Jaipur, also known as 'the Pink City,' is the capital of Rajasthan in India.
Jaipur is the largest city in Rajasthan and was
built in the eighteenth century by Sawai Jai Singh
as India's first planned city. Although Jaipur
serves mainly as a stepping stone for travelers
heading to the desert cities of Jodhpur and
Jaisalmer, it is not without its own attractions,
such as several massive Rajput forts. So, despite
the chaos and dust, it is definitely worth pausing
here for several days. Now Jaipur is growing fast
and various development projects are being done by
the government & private enterprises.
Jaipur is often called the Pink City in reference to its distinctly colored buildings, which were originally painted this color to imitate the red sandstone architecture of Mughal cities. The present earthy red color originates from repainting of the buildings undertaken for a visit by the Prince of Wales in 1876.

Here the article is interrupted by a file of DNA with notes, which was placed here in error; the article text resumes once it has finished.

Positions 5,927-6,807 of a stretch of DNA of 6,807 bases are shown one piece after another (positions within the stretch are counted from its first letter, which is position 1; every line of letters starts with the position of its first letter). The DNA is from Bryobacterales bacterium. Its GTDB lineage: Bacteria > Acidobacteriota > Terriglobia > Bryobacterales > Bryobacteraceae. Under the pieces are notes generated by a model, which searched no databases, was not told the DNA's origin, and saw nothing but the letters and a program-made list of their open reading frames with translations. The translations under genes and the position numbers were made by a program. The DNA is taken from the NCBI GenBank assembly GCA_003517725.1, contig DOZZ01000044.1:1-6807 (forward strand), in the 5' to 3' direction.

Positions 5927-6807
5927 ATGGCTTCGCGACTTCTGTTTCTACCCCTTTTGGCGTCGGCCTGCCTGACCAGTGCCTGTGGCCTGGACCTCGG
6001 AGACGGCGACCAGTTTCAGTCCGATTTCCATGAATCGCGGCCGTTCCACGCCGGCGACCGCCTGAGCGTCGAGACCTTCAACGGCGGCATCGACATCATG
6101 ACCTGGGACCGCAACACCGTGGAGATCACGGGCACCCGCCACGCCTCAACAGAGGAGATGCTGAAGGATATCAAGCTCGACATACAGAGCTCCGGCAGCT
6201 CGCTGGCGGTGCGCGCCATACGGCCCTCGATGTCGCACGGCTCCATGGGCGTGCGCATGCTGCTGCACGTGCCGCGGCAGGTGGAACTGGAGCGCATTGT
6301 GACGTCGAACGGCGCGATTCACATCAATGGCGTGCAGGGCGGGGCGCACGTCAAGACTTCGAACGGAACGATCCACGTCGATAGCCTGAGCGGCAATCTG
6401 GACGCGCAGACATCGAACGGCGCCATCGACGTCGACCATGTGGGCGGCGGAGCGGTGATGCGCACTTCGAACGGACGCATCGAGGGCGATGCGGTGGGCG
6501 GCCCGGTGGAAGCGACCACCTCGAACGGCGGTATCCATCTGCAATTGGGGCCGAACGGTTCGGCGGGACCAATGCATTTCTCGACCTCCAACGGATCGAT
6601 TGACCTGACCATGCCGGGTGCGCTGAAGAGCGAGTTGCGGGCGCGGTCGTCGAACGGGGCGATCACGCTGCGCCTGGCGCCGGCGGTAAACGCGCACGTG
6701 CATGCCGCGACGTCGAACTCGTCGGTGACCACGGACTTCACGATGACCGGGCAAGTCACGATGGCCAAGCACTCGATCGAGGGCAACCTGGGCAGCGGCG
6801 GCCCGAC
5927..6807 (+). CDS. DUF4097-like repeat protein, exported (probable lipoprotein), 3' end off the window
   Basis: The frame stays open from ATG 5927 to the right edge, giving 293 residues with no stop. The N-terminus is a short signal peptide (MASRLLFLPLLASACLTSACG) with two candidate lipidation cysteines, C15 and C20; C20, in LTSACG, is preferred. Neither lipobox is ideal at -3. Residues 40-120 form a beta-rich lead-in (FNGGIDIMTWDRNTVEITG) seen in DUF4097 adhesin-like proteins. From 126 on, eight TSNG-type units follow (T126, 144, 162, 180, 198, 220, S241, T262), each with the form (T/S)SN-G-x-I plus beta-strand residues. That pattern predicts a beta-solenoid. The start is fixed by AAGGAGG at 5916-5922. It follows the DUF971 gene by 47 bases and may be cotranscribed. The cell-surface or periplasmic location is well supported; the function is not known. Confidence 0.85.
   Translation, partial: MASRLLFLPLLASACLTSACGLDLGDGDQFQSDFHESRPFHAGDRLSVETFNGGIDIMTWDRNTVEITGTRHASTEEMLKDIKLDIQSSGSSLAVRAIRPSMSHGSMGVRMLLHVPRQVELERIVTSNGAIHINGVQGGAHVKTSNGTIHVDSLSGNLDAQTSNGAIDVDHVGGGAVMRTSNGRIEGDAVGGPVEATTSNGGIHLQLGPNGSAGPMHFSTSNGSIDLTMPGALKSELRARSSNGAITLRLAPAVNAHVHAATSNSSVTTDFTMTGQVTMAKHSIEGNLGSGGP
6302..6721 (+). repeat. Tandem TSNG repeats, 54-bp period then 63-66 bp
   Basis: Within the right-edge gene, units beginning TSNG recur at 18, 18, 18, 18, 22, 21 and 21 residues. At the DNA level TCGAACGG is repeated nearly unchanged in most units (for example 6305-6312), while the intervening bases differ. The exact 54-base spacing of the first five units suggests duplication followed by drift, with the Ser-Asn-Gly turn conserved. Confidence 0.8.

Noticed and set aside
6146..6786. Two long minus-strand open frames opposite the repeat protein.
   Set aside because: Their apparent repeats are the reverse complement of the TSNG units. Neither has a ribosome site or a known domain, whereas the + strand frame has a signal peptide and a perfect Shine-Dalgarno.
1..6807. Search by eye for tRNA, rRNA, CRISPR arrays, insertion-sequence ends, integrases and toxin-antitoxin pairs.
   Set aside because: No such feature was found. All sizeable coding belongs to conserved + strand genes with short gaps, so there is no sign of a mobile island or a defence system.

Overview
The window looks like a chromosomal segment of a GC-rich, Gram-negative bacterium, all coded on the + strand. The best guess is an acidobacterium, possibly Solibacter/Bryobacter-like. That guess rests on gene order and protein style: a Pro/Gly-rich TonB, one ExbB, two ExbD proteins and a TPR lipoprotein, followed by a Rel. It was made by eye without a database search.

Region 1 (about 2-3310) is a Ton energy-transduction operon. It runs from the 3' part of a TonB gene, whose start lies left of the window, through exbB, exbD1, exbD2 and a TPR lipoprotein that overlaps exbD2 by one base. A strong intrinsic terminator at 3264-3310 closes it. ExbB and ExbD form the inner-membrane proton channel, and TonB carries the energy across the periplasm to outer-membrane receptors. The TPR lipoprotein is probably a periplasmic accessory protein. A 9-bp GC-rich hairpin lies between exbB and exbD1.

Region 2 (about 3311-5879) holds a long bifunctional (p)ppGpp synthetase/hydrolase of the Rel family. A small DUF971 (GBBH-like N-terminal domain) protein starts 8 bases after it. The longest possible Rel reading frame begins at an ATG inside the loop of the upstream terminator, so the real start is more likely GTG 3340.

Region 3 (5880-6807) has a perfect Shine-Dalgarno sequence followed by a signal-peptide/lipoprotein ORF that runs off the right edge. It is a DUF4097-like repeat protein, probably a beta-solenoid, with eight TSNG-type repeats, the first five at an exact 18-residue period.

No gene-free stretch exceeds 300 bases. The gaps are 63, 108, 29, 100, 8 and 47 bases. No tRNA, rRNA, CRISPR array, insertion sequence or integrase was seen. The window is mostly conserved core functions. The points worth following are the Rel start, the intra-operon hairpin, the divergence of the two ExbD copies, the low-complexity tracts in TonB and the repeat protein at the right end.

Forts and Palaces of Jaipur
Amber Fort - This massive fort & palace complex built in Hindu-Muslim style dates back toMaharaja Mann Singh and was the royal palace of from 1600 to 1727. The name has nothing to do with the rather pretty pastel yellow colour of the palace, it was named after the town of Amber, in turn named after the goddess Amba. The main sights within the fort include the Sheesh Mahal, adorned with thousands on thousands of mirror tiles on the walls and ceiling. The fort/palace grounds are sprawling and have no signage whatsoever in any language, so it's worth getting an audio guide or a real guide. It's a bit of a hike up from the town, and the touristy thing to do is to hitch an elephant ride to the top. Rs. 10/50 Indians/foreigners, plus optional Rs.25/100 for still/video camera, Rs.100 for audio guide.
Mantar - Jantar Mantar is the biggest of five
astronomical observatory build byMaharaja Jai Singh during
the period 1727-1734 in north India. It is located very
close to the City Palace. The observatory consists of
fourteen major geometric devices (or yantra in Hindi) for
measuring time, predicting eclipses, tracking stars in their
orbits, ascertaining the declinations of planets, and
determining the celestial altitudes etc. Unfortunately no
text is made available to tourists regarding the various
yantras nor are there any plaques/boards in front of them.
In most of the cases local guides are not of any help